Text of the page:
During the course of the past four months, the U.S. Office of Personnel Management (OPM) has issued favorable determinations in three separate Selective Service cases involving individuals who failed to register with the Selective Service. One of these cases involved a very typical fact pattern — our client was born in a foreign nation and moved to the United States to attend college when he was in his 20's. Our client was initially on a non-immigrant F-1 Visa which expired prior to his 26th birthday — at which time he was required to register, but did not. As in many other cases, our client did not learn about the Selective Service registration requirement during college, work or from any other source until well after his 26th birthday.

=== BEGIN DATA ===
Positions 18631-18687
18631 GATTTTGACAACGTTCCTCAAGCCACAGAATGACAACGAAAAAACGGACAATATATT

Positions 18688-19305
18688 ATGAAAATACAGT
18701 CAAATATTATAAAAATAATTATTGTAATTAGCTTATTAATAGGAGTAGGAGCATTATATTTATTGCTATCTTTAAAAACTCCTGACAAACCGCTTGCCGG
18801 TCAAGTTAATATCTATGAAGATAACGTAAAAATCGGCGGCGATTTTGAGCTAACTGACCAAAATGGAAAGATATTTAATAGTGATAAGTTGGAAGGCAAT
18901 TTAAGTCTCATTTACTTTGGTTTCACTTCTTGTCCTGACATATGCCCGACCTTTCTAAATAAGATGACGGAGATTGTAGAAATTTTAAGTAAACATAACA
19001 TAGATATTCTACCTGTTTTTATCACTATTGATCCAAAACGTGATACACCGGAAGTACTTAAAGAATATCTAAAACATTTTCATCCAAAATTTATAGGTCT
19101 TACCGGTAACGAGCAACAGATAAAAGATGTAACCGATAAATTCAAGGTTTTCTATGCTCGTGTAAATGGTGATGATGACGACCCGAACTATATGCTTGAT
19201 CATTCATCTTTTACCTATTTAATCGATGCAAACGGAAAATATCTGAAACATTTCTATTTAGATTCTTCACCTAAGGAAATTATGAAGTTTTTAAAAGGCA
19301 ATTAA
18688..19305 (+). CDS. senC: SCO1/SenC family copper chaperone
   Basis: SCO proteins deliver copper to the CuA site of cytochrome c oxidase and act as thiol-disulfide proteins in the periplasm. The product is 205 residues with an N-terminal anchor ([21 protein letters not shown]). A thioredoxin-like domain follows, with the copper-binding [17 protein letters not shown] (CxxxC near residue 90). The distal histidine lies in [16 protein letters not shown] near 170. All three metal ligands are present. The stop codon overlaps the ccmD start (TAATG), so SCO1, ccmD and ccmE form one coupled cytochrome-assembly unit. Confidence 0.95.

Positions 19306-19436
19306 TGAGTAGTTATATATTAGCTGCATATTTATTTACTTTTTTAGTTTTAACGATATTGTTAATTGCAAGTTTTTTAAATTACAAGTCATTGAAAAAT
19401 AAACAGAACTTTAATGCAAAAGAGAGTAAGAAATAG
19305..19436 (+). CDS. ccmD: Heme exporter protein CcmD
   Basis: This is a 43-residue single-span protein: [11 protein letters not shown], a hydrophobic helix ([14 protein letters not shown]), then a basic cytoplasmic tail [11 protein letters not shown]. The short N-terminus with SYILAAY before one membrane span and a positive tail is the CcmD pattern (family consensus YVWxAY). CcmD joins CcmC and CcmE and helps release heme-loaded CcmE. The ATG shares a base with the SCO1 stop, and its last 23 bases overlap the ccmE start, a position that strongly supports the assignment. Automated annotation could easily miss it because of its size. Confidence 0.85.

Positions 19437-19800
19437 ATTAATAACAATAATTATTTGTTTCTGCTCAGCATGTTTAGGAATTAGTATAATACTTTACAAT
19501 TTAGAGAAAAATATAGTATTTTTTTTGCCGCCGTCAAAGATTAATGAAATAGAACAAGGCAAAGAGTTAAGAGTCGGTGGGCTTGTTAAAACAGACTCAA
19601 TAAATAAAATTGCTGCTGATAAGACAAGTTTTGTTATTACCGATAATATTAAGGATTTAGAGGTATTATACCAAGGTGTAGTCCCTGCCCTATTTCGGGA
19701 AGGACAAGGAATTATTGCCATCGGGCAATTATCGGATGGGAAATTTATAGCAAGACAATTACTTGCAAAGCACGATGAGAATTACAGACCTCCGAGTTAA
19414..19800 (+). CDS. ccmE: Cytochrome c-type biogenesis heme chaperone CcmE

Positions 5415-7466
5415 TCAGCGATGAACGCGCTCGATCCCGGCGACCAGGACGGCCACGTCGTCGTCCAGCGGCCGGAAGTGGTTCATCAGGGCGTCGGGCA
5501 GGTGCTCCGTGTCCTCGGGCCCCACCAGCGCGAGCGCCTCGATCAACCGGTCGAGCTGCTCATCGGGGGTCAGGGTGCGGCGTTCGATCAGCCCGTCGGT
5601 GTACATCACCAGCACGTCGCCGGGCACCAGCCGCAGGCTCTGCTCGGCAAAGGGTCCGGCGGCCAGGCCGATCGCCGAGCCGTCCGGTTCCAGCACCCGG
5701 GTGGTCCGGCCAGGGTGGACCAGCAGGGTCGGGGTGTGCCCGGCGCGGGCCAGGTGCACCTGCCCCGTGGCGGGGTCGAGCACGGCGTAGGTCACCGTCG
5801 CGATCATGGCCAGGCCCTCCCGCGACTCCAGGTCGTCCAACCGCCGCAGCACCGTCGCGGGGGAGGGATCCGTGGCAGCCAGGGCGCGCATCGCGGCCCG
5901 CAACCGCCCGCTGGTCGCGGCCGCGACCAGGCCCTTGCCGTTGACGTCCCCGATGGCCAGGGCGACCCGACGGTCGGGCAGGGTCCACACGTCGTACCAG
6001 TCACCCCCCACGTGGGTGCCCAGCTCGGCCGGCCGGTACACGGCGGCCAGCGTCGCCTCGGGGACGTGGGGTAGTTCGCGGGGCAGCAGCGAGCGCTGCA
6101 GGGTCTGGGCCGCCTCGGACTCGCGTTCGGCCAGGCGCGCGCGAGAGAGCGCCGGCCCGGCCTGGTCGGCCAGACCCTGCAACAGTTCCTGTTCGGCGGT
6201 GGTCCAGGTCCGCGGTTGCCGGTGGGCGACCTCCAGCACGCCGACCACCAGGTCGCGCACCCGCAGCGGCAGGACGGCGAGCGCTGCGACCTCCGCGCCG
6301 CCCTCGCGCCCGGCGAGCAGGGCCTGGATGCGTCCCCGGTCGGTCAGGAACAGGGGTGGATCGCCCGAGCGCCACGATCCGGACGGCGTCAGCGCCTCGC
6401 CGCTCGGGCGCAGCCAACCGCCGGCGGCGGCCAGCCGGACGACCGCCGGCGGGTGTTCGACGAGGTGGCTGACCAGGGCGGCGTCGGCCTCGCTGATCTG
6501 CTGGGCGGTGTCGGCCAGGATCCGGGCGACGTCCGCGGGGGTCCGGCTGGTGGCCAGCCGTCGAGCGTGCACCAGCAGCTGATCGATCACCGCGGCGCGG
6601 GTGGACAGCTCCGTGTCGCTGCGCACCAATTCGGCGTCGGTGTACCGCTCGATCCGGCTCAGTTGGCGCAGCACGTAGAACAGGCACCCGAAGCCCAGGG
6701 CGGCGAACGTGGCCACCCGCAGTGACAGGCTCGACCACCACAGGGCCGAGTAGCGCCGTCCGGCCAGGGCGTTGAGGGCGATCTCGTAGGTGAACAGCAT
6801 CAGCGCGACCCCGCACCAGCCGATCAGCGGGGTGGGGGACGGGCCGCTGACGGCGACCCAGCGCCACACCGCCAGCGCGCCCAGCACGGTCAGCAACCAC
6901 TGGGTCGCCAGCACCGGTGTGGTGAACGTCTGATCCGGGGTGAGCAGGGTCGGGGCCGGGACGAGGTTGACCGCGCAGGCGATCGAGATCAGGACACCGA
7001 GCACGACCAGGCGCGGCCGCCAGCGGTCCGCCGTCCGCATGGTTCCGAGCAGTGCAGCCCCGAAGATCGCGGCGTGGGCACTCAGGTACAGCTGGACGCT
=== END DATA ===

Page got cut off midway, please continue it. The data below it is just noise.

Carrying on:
The other two cases involved clients who were born in the U.S. and were U.S. citizens. One client moved abroad with his family when he was six years old and did not return to the United States until after his 26th birthday. The other client, whose parents were both in the U.S. military, dropped out of high school and moved out of his family home at an early age and simply never discovered the existence of the Selective Service and its registration requirement until he was in the process of applying for federal employment and was rejected because he had failed to register prior to his 26th birthday.
In all three cases, we submitted strong supporting evidence demonstrating that our clients were simply unaware of the existence of the Selective Service and its registration requirement. In one case, OPM agreed with our position at the first-level review and, with regard to the other two cases, OPM agreed on requests for reconsideration that our clients' failure to register with the Selective Service was not knowing and willful. All three clients have now been cleared for federal employment.